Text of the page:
should not assume that these are solely retired people with plenty of time at their disposal! You might also meet people with a rather liberal state of mind, but who would argue that the current influx of immigrants is just too high for our society (how that society is defined, and who belongs to it, is under review) to handle. You might feel tension in these discussions and a perceived need for them to take a stand. You could be surprised to meet children of former immigrant generations who are clearly trying to distance themselves from the people who are currently seeking asylum because, for them, the current issues mean that their own cultural heritages and identities are (yet again) a topic of public concern. And, even if you were not to talk to some of those who find themselves represented by conservative and right-wing parties and organizations, you will most probably hear a lot about “culture,” and what makes “the German” ­German. And, this is the kind of discourse I do not want to contribute to. Rather, I intend to help you understand what makes people in Germany tick (Chapter 4), and explain how the past has shaped their minds (Chapter 2). Please do not skip these chapters because, only if you have understood certain concepts, values, and ideas presented therein, you will be able to better understand what I outline in the following chapters. In Chapter 5, I will explain in more general terms how to fruitfully communicate with Germans and what pitfalls could lie before you that are best avoided. In Chapter 6, I will introduce typical business encounters such as attending trade shows, delivering presentations, and negotiating with Germans, and—using many examples—I will equip you with hands-on advice that you can use to develop strategies that will make you (even more) successful. The book closes with some helpful tips on how to maintain (cordial) business relationships with your German business partners (Chapter 7). A few words on the perspective from which the book is written. It is somewhat average in terms of who you most likely (statistically) would be dealing with: I was born in the 1970s, and after completing school at the age of 18 years, I first opted for a Duale Berufsausbildung (Dual Vocational Education and Training), becoming a Management Assistant in Publishing. A few years later, I studied business administration, and this is when I, for the first time, went abroad and had the opportunity to realize that what people in Germany (or at least members of the mainstream

xviii Preface

society) consider as “normal” does not apply everywhere else, at least not in India. I did survive the culture shock, and the interest in digging deeper into the topic of (inter-)cultural differences eventually led me to enroll in a master’s program in Intercultural Communications and Cooperation a few years later. I am now assisting foreign (i.e., non-­German) companies in developing business in Germany and help them avoid or overcome the pitfalls one typically could or would fall into when dealing with ­Germans for the very first time.

Acknowledgments Thank you, Roystan La’Porte for considering me as an author for Business Expert Press and introducing me to the publisher. Thank you, Rachel George for being part of yet another writing project of mine. Your help in best possibly expressing my thoughts in English is very much appreciated. Thank you, Manoj Barve, Katharina Bömers, Achim Borse, Peter Burdyl, Cal O Cal, Sue De’Ath, Wiebke Drescher, Rena Dumont, Leslie Fleck, Osman Bayazit Genc, Andreas Hauser, Claudia Hefter, Gudrun Höhne, Daniel Ittstein, Stephan Janouch, Florian Käsbauer, Katharina Klaß and her language students (from Afghanistan, Eritrea, Greece, Iran, ­Nigeria, Pakistan, Somalia, Syria, and Yemen), Prajakta Kotasthane, Andrew MacKichan, Tina Oreskovich, Sven Riemann, Nigel Ruddock, Lukas Schmitz, Arjun Sachdev, Kuldeep Saraswat, Gustav Seehusen, Stewart Siegel, Bhupinder Singh, Hasan Syed, Abhilash V R, Manuel Vermeer, Petra Wagner, Alexander Wurz, David Zach, and many more people who decided to keep to the side lines, for offering your perspectives on the topic or reviewing parts of the text. I am also grateful to the participants of the seminars for academic job seekers on intercultural competence which I had been conducting this summer; the questions and resulting discussions with young professionals and seasoned executives who have often studied abroad, worked internationally, or have only recently come to Germany have greatly inspired many parts of this text. Munich, October 2018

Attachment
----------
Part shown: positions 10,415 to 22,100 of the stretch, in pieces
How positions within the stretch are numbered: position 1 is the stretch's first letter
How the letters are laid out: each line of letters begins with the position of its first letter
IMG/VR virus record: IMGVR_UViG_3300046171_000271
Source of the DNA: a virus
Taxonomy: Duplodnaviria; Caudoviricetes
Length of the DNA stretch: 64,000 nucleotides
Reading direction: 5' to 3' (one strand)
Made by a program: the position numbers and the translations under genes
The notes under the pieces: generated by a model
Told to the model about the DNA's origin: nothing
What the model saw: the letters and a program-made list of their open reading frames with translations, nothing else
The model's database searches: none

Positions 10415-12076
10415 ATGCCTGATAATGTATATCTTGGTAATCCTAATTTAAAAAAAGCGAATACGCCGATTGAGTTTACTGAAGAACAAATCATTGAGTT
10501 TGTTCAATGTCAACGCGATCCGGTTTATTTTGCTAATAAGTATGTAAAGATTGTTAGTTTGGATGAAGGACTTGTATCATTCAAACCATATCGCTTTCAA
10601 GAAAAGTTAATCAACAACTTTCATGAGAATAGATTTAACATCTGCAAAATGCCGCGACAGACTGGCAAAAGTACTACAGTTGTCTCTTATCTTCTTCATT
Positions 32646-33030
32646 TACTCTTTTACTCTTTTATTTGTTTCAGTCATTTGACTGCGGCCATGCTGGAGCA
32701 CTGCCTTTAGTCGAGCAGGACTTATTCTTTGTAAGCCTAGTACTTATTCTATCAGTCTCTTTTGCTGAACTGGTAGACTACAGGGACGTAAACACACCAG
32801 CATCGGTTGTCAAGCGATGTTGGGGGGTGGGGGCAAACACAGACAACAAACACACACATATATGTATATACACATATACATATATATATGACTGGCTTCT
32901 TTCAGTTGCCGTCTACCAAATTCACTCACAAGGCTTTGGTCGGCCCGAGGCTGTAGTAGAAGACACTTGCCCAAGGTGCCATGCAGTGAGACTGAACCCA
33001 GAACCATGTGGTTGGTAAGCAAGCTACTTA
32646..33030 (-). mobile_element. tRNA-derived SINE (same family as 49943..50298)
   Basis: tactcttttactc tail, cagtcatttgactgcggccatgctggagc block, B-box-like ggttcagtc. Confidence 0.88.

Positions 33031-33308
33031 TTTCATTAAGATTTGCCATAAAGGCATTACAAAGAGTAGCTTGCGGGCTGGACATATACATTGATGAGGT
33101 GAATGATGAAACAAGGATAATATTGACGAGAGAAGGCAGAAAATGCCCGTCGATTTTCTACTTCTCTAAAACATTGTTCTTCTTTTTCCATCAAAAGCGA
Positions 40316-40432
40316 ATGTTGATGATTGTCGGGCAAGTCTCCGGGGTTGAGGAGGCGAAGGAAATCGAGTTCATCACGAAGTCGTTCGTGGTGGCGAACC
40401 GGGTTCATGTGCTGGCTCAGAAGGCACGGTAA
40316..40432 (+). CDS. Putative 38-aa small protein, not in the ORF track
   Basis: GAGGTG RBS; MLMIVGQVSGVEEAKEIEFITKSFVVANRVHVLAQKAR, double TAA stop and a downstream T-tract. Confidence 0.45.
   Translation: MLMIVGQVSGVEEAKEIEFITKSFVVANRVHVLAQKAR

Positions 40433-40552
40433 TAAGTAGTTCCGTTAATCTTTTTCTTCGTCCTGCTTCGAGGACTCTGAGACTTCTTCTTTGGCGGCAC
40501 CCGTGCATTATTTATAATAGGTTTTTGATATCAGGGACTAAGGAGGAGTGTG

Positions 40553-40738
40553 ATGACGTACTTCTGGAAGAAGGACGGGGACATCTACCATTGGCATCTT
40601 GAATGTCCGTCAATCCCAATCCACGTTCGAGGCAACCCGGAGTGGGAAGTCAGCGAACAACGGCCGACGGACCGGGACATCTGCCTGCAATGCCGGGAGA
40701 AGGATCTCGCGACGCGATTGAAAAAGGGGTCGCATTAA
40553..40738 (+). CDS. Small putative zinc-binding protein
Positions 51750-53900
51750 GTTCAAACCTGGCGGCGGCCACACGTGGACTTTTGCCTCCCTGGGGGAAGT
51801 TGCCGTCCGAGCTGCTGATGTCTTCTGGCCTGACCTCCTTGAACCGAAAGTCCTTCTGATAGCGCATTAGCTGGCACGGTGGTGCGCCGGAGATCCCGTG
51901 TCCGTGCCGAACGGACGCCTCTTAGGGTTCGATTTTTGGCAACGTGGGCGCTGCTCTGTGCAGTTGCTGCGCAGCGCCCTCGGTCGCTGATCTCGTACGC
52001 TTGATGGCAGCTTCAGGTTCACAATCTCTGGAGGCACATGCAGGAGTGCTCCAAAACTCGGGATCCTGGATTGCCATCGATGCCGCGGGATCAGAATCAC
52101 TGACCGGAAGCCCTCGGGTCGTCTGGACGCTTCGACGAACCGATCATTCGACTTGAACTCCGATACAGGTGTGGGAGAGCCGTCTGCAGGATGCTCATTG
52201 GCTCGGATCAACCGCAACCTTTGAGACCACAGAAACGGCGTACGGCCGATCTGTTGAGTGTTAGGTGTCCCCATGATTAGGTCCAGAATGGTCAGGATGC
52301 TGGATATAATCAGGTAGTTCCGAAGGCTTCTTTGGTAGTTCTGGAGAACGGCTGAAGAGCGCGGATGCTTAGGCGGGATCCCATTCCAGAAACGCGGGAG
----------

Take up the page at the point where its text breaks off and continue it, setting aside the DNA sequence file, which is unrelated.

Where to Locate Germany on the (Economic) World Map Geography and Population Even if you are not planning to instantly visit the country, knowing a few geographical coordinates might be useful. Germany is located in Central Europe and, with 357,168 square kilometers or 137,847 square miles, is one of the larger countries in the region. However, if you compare it with the size of the United States, for example, it might appear to you as rather small. Germany is about 85 percent the size of California (423,970 square kilometers), a little smaller than Japan, and approximately 1.5 times the size of Great Britain (Traveler’s Digest 2014). If you are interested, you can use to compare Germany’s dimensions with the country or state you live in. Germany’s biggest aviation hub is Frankfurt am Main (FRA), which is located in Germany’s fifth largest city (approximately 750,000 inhabitants). If you fly in from São Paulo or Tokyo, the journey will take you about 12 hours; 11 hours, if you board an aircraft in Beijing or ­Johannesburg; and eight hours, if you fly out from New York or M ­ umbai. Coming from Dubai, you would disembark after a seven-hour flight. Moscow is as close as 3.5 hours. The German financial metropolis is situated somewhat in the center of the country and should not be confused with Frankfurt an der Oder, which is in the east of Germany, closer to Berlin and bordering Poland. Berlin is the nation’s capital and, with about 3.7 million inhabitants, is the largest city in the country. Altogether, about 83 million people currently live in Germany (also refer to Table 1.1: Key figures on population [Federal Statistical Office n.d.]).